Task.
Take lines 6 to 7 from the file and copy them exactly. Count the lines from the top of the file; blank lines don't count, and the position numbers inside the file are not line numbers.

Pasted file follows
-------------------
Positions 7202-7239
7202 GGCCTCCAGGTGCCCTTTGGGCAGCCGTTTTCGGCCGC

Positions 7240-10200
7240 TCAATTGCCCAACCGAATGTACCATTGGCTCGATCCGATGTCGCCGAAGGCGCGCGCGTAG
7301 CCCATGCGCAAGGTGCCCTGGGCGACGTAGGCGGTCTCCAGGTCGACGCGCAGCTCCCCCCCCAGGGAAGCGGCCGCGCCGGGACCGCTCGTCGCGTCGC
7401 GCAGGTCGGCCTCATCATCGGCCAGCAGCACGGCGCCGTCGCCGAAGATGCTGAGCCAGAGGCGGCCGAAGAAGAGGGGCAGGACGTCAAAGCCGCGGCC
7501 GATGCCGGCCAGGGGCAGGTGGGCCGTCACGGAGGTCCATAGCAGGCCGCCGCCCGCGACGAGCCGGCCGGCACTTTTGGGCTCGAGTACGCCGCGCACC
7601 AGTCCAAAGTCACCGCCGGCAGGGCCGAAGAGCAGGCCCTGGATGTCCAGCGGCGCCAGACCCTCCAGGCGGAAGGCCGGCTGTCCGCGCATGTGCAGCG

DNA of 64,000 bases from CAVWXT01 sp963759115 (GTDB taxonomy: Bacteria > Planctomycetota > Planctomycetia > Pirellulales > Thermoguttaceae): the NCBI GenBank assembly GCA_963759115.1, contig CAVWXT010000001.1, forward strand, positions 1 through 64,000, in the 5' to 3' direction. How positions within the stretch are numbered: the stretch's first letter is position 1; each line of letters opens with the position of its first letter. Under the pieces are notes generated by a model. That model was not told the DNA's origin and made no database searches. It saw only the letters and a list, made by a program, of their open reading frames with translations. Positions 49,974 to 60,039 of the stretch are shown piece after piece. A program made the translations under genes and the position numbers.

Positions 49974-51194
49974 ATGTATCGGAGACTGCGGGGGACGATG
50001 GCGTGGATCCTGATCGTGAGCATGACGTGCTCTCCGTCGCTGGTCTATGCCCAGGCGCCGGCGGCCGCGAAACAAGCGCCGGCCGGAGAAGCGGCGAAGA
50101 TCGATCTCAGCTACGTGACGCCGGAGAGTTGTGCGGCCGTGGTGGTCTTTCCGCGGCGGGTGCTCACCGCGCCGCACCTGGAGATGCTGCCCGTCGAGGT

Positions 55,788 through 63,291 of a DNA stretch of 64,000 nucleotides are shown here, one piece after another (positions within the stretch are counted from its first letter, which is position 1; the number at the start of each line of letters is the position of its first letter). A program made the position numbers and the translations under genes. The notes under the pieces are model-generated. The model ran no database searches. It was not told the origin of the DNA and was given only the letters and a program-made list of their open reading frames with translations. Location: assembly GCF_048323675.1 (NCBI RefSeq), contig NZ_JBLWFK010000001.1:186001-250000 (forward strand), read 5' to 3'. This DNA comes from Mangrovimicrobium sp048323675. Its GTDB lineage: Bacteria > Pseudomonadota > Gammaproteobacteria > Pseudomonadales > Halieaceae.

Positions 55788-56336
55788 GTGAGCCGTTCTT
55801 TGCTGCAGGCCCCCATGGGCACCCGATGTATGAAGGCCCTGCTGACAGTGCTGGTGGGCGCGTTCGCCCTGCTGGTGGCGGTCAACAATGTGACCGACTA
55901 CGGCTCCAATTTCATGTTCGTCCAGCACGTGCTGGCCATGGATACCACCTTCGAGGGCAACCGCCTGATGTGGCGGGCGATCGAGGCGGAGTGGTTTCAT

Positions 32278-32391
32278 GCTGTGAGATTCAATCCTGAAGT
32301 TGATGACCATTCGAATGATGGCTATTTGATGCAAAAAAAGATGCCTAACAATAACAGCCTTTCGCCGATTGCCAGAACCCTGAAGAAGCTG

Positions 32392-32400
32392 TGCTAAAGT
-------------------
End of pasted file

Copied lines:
7401 GCAGGTCGGCCTCATCATCGGCCAGCAGCACGGCGCCGTCGCCGAAGATGCTGAGCCAGAGGCGGCCGAAGAAGAGGGGCAGGACGTCAAAGCCGCGGCC
7501 GATGCCGGCCAGGGGCAGGTGGGCCGTCACGGAGGTCCATAGCAGGCCGCCGCCCGCGACGAGCCGGCCGGCACTTTTGGGCTCGAGTACGCCGCGCACC